Spring and Port Wine

Spring and Port Wine is a domestic drama, set in the late 1960s, which centres on the attempts of Rafe Crompton (Allan Jones) to hold his family together by being a strict disciplinarian. He wants to retain old-fashioned values while his children, noticing that outside the world is changing rapidly, are intent on rebellion.

Rafe is a domineering, Bible-quoting tyrant who must have the truth whatever the consequences familiar to older members of the audience must have seen glimpses of their own father or grandfather; Jo Longstaff is delightful as his wife Daisy who uses all the wiles at her disposal to try to keep the family together, including fiddling the weekly household accounts when anyone is desperate for money.

Although written nearly 60 years ago, Spring and Port Wine still has resonance today. One of Rafe’s sons Harold (Alistair Burn) points out there won’t be another depression because there are “economic plans to make it impossible”.
The first half slowly builds as the relationships between the six family members, a fiancé and neighbour, Betsy Jane (Michelle Hope) are fully explored and tee up what’s to come after the interval.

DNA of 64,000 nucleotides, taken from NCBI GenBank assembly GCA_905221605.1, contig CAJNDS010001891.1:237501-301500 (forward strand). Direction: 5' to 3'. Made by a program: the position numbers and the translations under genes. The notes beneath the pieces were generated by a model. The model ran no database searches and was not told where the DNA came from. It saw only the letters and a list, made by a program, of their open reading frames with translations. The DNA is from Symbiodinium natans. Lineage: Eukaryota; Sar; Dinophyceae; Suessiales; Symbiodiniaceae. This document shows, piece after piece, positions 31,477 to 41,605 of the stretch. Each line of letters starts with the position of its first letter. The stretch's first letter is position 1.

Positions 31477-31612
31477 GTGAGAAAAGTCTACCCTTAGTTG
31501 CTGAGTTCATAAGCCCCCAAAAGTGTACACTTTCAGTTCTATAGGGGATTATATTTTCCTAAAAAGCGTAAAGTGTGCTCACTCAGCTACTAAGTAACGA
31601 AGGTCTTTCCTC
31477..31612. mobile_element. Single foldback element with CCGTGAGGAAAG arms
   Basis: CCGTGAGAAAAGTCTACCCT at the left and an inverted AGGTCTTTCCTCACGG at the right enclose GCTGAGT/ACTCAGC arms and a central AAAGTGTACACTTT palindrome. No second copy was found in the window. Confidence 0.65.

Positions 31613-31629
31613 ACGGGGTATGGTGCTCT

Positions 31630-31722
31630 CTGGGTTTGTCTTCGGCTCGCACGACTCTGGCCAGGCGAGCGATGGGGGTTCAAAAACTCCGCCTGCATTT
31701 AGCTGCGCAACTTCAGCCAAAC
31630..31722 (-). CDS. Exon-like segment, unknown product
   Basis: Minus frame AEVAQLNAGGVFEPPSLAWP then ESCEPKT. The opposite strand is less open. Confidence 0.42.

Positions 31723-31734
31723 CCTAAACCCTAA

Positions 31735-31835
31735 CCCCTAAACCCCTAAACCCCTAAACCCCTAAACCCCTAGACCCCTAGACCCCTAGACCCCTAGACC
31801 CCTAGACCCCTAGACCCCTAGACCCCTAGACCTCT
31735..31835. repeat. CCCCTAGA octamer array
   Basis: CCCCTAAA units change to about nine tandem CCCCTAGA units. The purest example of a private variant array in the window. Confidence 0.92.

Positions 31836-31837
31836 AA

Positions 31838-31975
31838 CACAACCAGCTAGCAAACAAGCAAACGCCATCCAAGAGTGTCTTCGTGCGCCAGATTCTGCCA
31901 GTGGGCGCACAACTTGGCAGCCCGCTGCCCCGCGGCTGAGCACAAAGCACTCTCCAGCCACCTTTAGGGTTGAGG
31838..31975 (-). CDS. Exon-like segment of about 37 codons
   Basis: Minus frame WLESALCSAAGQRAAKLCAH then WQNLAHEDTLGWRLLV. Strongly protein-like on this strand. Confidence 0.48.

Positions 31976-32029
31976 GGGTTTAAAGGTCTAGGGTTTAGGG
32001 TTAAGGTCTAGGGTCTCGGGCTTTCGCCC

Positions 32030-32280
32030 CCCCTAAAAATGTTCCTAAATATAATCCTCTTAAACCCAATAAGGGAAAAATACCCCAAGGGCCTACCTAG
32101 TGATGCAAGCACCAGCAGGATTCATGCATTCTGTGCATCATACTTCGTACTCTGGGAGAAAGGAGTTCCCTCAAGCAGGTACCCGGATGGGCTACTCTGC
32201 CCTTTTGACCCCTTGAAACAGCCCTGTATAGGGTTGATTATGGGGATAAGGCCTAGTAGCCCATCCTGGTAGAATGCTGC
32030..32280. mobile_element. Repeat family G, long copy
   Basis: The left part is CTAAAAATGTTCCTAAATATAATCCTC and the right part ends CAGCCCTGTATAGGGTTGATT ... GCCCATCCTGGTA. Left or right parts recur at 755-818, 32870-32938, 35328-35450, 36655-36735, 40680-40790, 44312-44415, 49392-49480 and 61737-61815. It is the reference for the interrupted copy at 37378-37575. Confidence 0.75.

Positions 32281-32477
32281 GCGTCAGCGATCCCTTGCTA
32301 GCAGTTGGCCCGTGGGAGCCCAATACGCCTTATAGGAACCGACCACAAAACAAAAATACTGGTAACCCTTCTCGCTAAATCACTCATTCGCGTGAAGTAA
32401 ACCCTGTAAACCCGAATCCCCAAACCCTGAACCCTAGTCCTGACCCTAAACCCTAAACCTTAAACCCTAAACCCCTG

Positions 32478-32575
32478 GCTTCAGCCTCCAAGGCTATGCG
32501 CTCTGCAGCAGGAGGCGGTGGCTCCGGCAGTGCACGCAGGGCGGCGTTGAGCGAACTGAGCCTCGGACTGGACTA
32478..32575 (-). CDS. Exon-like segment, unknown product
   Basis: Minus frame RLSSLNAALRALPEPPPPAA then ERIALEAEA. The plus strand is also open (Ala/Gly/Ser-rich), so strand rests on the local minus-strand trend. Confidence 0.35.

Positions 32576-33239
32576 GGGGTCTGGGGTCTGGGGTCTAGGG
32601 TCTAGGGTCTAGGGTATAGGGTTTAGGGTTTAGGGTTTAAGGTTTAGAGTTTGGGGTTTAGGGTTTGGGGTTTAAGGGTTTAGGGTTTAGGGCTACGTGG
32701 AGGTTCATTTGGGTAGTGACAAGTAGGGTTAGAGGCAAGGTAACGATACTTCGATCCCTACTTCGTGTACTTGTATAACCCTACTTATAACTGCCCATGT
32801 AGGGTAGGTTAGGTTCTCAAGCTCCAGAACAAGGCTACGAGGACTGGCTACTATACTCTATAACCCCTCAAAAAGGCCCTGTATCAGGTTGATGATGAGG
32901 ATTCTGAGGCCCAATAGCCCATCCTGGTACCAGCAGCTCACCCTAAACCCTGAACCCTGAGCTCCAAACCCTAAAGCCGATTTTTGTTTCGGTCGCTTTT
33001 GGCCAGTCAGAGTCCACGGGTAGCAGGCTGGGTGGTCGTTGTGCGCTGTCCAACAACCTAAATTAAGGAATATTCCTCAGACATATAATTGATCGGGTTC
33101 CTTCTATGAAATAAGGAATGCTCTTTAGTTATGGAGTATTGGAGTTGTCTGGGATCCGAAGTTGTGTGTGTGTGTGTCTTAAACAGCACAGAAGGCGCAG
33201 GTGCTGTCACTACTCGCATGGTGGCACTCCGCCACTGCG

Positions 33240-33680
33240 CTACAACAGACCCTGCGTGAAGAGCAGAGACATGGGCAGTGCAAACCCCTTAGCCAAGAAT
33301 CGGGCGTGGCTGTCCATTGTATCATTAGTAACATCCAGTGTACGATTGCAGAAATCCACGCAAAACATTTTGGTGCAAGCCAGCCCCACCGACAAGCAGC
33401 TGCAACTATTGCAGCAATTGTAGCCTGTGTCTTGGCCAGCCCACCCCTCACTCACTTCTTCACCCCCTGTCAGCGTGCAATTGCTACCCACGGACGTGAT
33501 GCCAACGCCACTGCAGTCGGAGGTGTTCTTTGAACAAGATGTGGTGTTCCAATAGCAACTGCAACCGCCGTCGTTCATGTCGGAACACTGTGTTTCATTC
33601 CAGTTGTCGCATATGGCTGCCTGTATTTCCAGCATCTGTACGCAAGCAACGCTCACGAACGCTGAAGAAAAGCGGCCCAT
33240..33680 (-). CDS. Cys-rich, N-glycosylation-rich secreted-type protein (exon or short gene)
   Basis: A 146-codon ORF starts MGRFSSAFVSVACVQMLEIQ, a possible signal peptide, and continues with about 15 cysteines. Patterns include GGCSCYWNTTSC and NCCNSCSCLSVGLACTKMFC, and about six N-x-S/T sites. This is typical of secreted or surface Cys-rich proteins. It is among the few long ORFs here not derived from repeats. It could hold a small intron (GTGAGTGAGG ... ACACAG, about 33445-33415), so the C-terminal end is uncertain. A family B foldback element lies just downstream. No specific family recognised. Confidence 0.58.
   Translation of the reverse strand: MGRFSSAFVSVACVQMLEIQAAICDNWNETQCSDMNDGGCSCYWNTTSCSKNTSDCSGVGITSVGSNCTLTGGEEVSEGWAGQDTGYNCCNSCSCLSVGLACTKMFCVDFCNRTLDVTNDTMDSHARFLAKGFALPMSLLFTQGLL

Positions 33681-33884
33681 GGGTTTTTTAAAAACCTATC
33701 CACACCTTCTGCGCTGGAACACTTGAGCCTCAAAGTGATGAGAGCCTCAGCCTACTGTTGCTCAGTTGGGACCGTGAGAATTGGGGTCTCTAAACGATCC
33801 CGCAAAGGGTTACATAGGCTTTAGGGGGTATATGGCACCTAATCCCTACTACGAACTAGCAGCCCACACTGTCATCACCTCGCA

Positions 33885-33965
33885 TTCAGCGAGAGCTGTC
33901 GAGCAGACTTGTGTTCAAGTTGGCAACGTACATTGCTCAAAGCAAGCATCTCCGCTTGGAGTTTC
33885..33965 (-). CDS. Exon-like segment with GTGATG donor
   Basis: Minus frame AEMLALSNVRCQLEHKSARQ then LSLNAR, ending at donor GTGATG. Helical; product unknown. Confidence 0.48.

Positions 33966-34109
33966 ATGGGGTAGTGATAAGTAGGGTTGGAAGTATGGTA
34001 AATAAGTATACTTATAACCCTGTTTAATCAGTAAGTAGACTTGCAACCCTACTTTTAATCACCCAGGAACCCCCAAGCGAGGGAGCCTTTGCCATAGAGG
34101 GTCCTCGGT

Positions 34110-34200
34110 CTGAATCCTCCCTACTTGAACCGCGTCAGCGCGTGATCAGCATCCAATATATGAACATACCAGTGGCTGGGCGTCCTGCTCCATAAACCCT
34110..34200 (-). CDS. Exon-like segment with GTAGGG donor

Then the action really hots up as one by one Rafe’s children plot against him and decide to take their revenge on his authoritarian ways.
Melissa Rawlings, in her first acting role for the Club, gives a stirring performance as Hilda. She’s belligerent yet on the verge of a tantrum as she’s determined to walk out of the home on a point of principle. Others soon resolve to follow suit.
Even elder daughter Florence (Emma Simpson) and her defiant fiancé Arthur (Glyn Casswell – another debutant) turn against Rafe because of his obstinacy.
The tension builds superbly as Rafe confronts youngest son Wilfred (Aiden West) and there’s silence in the auditorium as Daisy confesses to Rafe her inadequacies in the home while he reveals a childhood secret which led to his thriftiness. It’s a tender moment which achieves maximum pathos.
Spring and Port Wine is well acted, on an interesting set with good direction direction by Ronnie Lowery.